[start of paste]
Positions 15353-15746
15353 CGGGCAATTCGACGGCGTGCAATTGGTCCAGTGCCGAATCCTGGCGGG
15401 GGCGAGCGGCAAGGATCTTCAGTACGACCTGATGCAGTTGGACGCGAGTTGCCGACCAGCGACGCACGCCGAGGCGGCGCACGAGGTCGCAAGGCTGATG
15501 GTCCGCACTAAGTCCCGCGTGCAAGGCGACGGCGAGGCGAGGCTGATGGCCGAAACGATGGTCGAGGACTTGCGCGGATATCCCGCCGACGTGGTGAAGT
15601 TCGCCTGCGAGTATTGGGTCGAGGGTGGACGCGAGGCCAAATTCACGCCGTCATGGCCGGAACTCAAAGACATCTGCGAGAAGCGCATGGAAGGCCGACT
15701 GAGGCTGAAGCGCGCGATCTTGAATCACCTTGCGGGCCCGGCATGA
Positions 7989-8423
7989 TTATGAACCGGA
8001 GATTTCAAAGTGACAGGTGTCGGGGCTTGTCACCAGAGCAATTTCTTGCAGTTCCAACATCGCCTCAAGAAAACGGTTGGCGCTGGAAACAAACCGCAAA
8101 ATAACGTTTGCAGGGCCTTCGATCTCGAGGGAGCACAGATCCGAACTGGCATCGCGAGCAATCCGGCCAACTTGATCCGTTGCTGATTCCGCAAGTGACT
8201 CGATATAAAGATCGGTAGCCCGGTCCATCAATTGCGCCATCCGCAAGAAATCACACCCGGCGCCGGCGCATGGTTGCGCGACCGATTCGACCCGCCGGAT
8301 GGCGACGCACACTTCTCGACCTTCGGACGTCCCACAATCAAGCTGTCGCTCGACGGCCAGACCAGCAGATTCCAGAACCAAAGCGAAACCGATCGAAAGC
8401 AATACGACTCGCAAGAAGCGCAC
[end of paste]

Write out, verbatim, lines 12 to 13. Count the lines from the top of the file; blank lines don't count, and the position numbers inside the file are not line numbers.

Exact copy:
8301 GGCGACGCACACTTCTCGACCTTCGGACGTCCCACAATCAAGCTGTCGCTCGACGGCCAGACCAGCAGATTCCAGAACCAAAGCGAAACCGATCGAAAGC
8401 AATACGACTCGCAAGAAGCGCAC